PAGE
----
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J Am Med Dir Assoc. 2016 Jul 1;17(7):673.e9-673.e15. doi: 10.1016/j.jamda.2016.04.028.

Prevalence and Medication Management of Dementia by a Medical Practice Providing Onsite Care in Assisted Living.

Author information

1
Doctors Making Housecalls, Durham, NC; College of Pharmacy & Health Sciences, Campbell University, Buies Creek, NC.
2
Illumination Analytics, Boise, ID.
3
Illumination Analytics, Boise, ID; Schools of Social Work and Public Health, University of North Carolina at Chapel Hill, Chapel Hill, NC; Cecil G. Sheps Center for Health Services Research, University of North Carolina at Chapel Hill, Chapel Hill, NC. Electronic address: Sheryl_Zimmerman@unc.edu.
4
Cecil G. Sheps Center for Health Services Research, University of North Carolina at Chapel Hill, Chapel Hill, NC.

Abstract

BACKGROUND/OBJECTIVES:

Assisted living (AL) is an important provider of long-term residential care to people with dementia, but little research has used clinician's records-arguably the most reliable and valid source of medically related information. This article uses clinician records to examine the prevalence of dementia, treatment with dementia-specific medications and antipsychotic medications, and how prescribing varies by assisted living residence (ALR) and resident characteristics.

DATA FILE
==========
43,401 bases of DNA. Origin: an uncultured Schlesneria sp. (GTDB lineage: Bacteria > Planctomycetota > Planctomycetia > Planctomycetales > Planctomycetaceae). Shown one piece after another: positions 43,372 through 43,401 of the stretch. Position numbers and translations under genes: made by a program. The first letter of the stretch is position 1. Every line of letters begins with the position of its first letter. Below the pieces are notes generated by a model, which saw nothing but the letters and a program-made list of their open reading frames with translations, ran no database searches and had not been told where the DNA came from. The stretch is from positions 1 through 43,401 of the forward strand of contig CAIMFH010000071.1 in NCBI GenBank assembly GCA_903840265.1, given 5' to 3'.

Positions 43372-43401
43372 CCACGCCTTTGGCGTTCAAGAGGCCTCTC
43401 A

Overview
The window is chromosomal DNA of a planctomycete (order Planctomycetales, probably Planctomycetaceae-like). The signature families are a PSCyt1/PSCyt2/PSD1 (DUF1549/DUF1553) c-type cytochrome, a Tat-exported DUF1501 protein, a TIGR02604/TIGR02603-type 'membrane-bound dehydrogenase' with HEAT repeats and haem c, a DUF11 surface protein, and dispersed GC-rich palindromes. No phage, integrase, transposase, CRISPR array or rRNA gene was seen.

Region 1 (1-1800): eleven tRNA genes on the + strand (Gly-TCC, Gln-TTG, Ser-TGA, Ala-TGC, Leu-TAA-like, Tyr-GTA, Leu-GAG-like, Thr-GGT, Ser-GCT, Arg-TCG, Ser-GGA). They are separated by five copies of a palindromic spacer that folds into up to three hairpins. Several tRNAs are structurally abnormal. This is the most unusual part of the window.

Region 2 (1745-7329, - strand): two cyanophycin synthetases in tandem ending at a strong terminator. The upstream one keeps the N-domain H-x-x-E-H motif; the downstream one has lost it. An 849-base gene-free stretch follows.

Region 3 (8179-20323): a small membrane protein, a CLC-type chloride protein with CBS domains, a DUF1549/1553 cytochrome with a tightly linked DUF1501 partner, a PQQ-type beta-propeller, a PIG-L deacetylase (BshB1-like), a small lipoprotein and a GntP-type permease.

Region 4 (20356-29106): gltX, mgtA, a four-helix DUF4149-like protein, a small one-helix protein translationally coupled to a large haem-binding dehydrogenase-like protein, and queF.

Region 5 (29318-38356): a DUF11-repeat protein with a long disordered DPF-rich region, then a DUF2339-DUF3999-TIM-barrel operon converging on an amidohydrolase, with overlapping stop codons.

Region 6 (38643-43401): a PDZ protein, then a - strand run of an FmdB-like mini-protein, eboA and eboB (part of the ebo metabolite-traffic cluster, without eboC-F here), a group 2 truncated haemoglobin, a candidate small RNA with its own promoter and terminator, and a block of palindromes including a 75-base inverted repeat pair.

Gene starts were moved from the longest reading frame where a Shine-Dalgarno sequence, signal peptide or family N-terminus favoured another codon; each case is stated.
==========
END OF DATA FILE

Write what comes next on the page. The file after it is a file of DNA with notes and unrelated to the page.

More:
DESIGN:

Analysis of medical records from a long-term care medical practice.

SETTING:

Ninety ALRs that had onsite care provided to some or all of their residents by one group practice that specializes in home-based primary care.

PARTICIPANTS:

Records for 3175 AL residents.

MEASUREMENTS:

Thirty-six variables related to the ALR, resident demographics, and medical conditions and pharmaceutical treatment.

RESULTS:

Seventy-six percent of patients had a documented diagnosis of dementia, 41% who were treated with a medication for dementia other than an antipsychotic, and 37% who received an antipsychotic. Dementia medications were more likely to be prescribed to patients with dementia living in ALRs that had a memory care unit, and also to patients who were not Medicaid beneficiaries. Antipsychotic prescribing was similarly more common for residents with dementia living in ALRs that had memory care units.

CONCLUSION:

The 76% prevalence rate of dementia in ALRs larger than 25 beds may be a more accurate reflection of the prevalence of dementia reported elsewhere, because it is based on diagnoses documented by patients' primary care clinicians. The reporting of treatment rates for dementia medications and antipsychotics, and how they vary in relation to ALR and resident characteristics, is meant to generate discussion about "best practices" and standards of care in the medication management of dementia and its behavioral comorbidities-topics that have received scant attention to date other than widespread attention to the need to reduce antipsychotic prescribing.

KEYWORDS:

Alzheimer disease; Assisted living; anti-psychotic; long-term care practice; medications; memory care

PMID:
27346654
DOI:
10.1016/j.jamda.2016.04.028
[Indexed for MEDLINE]

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